[November 4, 2023] Why is Veterans Day so unsatisfying? I have often thought about this question since I retired from the Army. No, I will not dismiss Veterans Day as a self-congratulatory holiday. However, to answer that question is not for the faint of heart because the answer forces us to expose the underbelly of American traditions, the universal contract between a nation and its military, and the human psychology of comradery, courage, and honor.
Too often, Veterans Day is symbolized by hackneyed news articles, old men marching in parades, obligatory salutes, boring speeches, and dressing up in ill-fitting uniforms. This is not to say that those who support our veterans don’t go to great lengths to honor and accommodate our deserving veterans or dismiss our social ideals of selfless service, duty, loyalty, and bravery; for from it. This is what is great and wonderful about this important date.
We will celebrate Veterans Day in our community and nationwide one week from today. And while I am happy to do so, most folks in America do not appreciate this remarkable day’s origin and real meaning. Neither did I understand it until 1983, when I moved next door to an elderly gentleman and his wife, both over 90 years old. He was an Infantry Private in World War I and was proud to talk with me, another U.S. Army Infantryman and someone he could trust to listen. He told me tales of combat from that terrible war, and how unprepared we were for the rigors of combat and the horrors he witnessed nearly daily.
One day, he told me that his unit was being cut to pieces by machinegun fire in a major attack, later known as the Third Battle of the Aisne, in the summer of 1918. It was brutal combat, the kind you cannot see or ‘feel’ unless you’ve been there. Early in the battle, he lost his rifle (a “sin” for an Infantryman in combat). “But,” he told me, “there were thousands of rifles lying around, so I just picked one up.” The implication was clear; many of his buddies had dropped their rifles as they were killed or seriously maimed.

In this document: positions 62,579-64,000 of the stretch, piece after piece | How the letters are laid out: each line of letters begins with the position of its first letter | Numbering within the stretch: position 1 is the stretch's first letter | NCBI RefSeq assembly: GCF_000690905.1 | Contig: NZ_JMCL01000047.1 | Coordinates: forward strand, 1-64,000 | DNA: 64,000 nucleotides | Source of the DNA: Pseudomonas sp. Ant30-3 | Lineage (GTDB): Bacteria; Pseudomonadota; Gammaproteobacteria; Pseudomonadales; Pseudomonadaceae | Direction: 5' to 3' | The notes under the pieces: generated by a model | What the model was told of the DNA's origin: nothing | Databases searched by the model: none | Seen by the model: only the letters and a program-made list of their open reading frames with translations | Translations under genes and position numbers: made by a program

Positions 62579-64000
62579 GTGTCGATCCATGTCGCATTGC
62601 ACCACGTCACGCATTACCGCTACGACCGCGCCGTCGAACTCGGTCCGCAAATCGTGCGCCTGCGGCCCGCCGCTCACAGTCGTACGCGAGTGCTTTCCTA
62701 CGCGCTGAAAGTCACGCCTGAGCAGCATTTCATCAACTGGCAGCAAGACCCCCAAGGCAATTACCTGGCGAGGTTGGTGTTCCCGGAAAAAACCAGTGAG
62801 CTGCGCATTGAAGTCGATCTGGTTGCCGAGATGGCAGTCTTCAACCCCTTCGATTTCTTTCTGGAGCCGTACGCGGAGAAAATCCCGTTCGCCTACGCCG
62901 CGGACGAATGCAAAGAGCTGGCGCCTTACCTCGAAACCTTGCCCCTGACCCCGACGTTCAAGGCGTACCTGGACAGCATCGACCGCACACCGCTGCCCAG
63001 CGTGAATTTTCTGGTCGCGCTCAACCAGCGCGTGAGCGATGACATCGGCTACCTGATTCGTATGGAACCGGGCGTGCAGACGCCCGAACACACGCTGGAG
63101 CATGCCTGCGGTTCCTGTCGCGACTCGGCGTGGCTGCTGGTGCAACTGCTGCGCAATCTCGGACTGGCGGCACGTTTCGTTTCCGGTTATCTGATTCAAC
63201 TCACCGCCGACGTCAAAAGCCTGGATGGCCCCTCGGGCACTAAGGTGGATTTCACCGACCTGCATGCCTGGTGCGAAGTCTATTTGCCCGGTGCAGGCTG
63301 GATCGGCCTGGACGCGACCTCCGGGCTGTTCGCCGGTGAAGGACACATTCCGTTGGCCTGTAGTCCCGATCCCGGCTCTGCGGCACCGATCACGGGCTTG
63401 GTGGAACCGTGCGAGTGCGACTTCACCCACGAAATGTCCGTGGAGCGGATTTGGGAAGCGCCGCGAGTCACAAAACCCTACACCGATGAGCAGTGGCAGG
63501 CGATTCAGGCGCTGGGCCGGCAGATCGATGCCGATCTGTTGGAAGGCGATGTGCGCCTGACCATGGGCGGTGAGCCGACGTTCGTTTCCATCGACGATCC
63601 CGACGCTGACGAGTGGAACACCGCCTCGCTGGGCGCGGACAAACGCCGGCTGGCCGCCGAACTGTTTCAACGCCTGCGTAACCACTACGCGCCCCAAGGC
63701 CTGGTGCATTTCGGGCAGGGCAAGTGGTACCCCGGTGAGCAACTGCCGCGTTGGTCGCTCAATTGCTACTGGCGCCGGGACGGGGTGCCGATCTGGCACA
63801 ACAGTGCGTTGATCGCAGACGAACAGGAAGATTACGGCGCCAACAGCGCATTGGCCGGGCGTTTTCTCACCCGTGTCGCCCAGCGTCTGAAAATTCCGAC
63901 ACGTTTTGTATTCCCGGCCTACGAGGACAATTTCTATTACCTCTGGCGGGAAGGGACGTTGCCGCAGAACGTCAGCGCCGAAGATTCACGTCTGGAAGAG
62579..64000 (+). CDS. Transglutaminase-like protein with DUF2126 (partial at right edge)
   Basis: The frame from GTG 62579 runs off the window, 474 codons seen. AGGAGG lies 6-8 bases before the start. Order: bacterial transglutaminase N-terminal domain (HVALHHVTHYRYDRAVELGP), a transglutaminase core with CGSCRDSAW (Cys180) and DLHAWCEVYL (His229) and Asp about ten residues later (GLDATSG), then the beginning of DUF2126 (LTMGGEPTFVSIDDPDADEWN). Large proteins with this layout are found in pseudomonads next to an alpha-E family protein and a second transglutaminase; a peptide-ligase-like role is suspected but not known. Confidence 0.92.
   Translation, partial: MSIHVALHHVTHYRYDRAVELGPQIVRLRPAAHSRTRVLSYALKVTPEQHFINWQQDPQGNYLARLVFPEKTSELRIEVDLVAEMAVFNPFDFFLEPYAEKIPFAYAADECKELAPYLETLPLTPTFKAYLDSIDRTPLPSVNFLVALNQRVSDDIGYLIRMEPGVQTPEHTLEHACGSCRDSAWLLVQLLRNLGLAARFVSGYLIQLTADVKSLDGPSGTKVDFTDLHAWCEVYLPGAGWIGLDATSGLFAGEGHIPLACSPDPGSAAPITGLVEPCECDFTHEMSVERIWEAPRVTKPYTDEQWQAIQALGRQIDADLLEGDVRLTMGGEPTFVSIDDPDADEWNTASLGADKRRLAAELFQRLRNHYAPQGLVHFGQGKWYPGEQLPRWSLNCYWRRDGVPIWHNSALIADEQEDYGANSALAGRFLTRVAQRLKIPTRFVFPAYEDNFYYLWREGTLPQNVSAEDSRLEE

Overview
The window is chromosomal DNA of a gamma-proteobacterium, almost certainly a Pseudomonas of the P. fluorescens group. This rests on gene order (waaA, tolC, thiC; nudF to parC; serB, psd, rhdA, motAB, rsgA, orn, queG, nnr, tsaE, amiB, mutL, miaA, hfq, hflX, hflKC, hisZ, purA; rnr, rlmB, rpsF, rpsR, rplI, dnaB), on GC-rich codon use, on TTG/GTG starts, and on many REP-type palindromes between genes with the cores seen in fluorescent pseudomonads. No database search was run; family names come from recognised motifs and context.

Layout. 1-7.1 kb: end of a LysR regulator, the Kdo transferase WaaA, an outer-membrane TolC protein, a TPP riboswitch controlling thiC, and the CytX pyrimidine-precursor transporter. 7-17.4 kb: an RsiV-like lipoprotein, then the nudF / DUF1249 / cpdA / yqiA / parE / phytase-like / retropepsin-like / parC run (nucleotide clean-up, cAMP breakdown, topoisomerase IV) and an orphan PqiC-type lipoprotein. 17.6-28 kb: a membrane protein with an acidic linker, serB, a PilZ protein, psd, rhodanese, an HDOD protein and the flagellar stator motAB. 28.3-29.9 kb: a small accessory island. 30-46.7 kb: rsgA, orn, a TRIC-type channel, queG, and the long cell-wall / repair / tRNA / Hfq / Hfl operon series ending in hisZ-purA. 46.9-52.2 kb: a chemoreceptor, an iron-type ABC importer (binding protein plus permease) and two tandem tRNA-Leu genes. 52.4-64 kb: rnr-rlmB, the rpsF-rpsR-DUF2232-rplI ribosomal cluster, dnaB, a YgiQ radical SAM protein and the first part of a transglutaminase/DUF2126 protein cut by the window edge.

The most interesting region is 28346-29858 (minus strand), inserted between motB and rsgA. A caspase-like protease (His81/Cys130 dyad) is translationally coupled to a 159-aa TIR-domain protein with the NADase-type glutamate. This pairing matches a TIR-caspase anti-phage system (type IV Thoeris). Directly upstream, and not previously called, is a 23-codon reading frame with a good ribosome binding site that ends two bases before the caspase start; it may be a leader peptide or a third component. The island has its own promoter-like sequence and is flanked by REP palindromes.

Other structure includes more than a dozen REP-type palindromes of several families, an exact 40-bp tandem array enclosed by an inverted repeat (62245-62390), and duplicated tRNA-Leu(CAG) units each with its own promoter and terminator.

The happiest day of his life was November 11, 1918. Army Private Neidigh was the only Doughboy I’ve ever met and talked to about what we call today The Great War. What made this conversation so enlightening was not that he had his old helmet to show, or that he understood the tactics and strategy of war, or that he was proud of his service to America (which he was).
What stood out was that he felt a profound loss for the many friends killed right next to him. So much blood, sweat, and tears were shed that day. That he lost more than two dozen close friends – those forged in combat – and hundreds in his regiment in a matter of minutes, the shock is not like any civilian can imagine.
To know war, to ‘feel’ comradery, to know that no one in your family can understand the veteran, or that the average person walking down the street, or any politician, leader, family man or woman or child, or even someone from another military service cannot know you, that is why Veterans Day is so unsatisfying.
A simple thank you is not enough. But sometimes that is all we have to offer. To all our U.S. military veterans, thank you from all of us.
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